IDEAS home Printed from https://ideas.repec.org/p/gig/wpaper/147.html
   My bibliography  Save this paper

Too Many Resources or Too Few? What Drives International Conflicts?

Author

Listed:
  • Georg Strüver

    ()

Abstract

International conflicts over natural resources are frequently cited as the most prominent threat to global peace in the decades ahead. However, this subject has not yet been adequately tackled in the academic literature. This paper contributes to filling the gap by, first, proposing a four-class typology of resource conflicts and by, second, testing these conflict types against data on fossil fuels and interstate conflicts derived from two major conflict datasets: the Militarized Interstate Dispute Dataset (1960–2001) and the UCDP/PRIO Armed Conflicts Dataset (1960–2008). The findings, although preliminary, suggest that resource scarcity may play a less prominent role in the aggression of belligerent countries than is often assumed and that the existence of large oil deposits and high resource-rent incomes are better predictors of conflict involvement.

Suggested Citation

  • Georg Strüver, 2010. "Too Many Resources or Too Few? What Drives International Conflicts?," GIGA Working Paper Series 147, GIGA German Institute of Global and Area Studies.
  • Handle: RePEc:gig:wpaper:147
    as

    Download full text from publisher

    File URL: http://www.giga-hamburg.de/cms/sites/default/files/wp147_struever.pdf
    Download Restriction: no

    References listed on IDEAS

    as
    1. D. Scott Bennett & Allan C. Stam, 2000. "Eugene : A conceptual manual," International Interactions, Taylor & Francis Journals, vol. 26(2), pages 179-204, March.
    2. Faten Ghosn & Glenn Palmer & Stuart A. Bremer, 2004. "The MID3 Data Set, 1993—2001: Procedures, Coding Rules, and Description," Conflict Management and Peace Science, Peace Science Society (International), vol. 21(2), pages 133-154, April.
    Full references (including those not matched with items on IDEAS)

    More about this item

    Keywords

    resource scarcity; resource abundance; interstate conflicts; military intervention;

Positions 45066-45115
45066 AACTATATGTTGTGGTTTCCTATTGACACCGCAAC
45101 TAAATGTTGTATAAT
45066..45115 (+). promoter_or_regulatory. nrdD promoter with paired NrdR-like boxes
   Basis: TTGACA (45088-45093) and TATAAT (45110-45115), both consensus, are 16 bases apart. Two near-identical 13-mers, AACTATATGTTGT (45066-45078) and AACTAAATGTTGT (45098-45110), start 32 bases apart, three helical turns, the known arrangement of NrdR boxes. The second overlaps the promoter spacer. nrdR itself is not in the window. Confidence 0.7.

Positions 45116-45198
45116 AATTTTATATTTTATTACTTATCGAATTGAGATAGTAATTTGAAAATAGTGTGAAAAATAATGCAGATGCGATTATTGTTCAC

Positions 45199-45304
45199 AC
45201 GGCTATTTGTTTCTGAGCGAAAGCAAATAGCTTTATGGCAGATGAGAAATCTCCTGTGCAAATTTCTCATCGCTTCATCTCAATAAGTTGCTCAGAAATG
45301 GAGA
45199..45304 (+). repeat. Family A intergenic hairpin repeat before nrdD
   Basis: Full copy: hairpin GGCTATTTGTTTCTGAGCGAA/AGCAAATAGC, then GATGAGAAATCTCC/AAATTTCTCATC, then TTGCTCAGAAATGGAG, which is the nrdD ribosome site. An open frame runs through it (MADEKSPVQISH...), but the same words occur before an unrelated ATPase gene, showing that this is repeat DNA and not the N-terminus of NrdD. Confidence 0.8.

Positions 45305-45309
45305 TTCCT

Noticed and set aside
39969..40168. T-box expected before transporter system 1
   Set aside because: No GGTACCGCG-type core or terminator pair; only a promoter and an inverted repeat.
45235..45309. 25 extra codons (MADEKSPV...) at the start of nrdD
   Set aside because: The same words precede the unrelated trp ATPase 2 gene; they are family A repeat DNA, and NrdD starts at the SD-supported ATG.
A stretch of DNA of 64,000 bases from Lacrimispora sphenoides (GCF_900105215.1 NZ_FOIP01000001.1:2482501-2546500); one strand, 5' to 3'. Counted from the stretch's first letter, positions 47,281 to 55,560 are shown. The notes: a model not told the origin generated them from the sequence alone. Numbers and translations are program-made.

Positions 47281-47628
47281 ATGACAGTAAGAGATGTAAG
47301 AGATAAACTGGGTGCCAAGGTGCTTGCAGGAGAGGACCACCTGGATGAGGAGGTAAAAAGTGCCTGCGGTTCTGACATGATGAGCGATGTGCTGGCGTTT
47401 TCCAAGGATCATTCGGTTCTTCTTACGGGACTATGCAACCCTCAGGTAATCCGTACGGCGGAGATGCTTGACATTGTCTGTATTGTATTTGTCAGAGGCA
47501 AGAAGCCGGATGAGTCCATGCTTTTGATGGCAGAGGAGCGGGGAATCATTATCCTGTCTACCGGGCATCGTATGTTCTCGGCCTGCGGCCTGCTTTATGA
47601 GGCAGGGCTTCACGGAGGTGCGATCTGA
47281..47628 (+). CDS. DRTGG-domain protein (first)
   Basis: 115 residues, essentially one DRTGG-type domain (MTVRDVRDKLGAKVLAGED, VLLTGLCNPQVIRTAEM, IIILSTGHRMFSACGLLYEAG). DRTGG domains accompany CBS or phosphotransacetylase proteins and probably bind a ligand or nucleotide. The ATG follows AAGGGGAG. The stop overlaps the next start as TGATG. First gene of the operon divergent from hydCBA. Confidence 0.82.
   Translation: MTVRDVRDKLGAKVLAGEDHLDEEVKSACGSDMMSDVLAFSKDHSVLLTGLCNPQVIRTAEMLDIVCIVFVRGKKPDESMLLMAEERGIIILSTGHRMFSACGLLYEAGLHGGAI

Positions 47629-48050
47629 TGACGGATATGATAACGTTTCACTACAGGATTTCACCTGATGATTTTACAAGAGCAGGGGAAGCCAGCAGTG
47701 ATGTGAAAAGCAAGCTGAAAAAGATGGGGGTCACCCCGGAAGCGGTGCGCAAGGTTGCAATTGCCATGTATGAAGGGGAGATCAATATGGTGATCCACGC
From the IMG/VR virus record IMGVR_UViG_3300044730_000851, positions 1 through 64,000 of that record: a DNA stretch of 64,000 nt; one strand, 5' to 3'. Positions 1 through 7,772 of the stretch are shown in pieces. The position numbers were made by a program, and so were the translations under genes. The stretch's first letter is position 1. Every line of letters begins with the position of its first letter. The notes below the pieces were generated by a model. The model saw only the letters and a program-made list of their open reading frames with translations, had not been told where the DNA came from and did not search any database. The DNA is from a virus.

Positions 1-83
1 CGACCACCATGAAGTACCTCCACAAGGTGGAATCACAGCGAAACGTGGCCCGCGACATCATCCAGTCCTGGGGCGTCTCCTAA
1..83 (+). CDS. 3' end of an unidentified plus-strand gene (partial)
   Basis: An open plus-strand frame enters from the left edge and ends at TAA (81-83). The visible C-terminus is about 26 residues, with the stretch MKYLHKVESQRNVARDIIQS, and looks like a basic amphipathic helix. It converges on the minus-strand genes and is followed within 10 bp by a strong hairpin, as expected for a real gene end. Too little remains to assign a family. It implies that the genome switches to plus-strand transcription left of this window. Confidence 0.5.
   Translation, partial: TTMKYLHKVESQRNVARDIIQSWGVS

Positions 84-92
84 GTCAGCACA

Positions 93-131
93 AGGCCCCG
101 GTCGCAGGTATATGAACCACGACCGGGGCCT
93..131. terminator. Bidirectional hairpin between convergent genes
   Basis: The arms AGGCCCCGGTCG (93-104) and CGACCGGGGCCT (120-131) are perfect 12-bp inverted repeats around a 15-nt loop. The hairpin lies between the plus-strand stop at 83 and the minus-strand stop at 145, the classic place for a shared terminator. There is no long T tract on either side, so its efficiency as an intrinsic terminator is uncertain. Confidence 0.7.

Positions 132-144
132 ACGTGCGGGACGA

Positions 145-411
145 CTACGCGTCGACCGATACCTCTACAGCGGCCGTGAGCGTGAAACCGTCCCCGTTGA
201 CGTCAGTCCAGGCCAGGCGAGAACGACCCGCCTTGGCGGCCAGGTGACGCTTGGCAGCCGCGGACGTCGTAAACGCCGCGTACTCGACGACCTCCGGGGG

NEP fields

    This paper has been announced in the following NEP Reports:

    Statistics

    Access and download statistics

    Corrections

    All material on this site has been provided by the respective publishers and authors. You can help correct errors and omissions. When requesting a correction, please mention this item's handle: RePEc:gig:wpaper:147. See general information about how to correct material in RePEc.

    For technical questions regarding this item, or to correct its authors, title, abstract, bibliographic or download information, contact: (Bert Hoffmann) or (Howard Loewen). General contact details of provider: http://edirc.repec.org/data/dueiide.html .

    If you have authored this item and are not yet registered with RePEc, we encourage you to do it here. This allows to link your profile to this item. It also allows you to accept potential citations to this item that we are uncertain about.

    If CitEc recognized a reference but did not link an item in RePEc to it, you can help with this form .

    If you know of missing items citing this one, you can help us creating those links by adding the relevant references in the same way as above, for each refering item. If you are a registered author of this item, you may also want to check the "citations" tab in your RePEc Author Service profile, as there may be some citations waiting for confirmation.

    Please note that corrections may take a couple of weeks to filter through the various RePEc services.

    IDEAS is a RePEc service hosted by the Research Division of the Federal Reserve Bank of St. Louis . RePEc uses bibliographic data supplied by the respective publishers.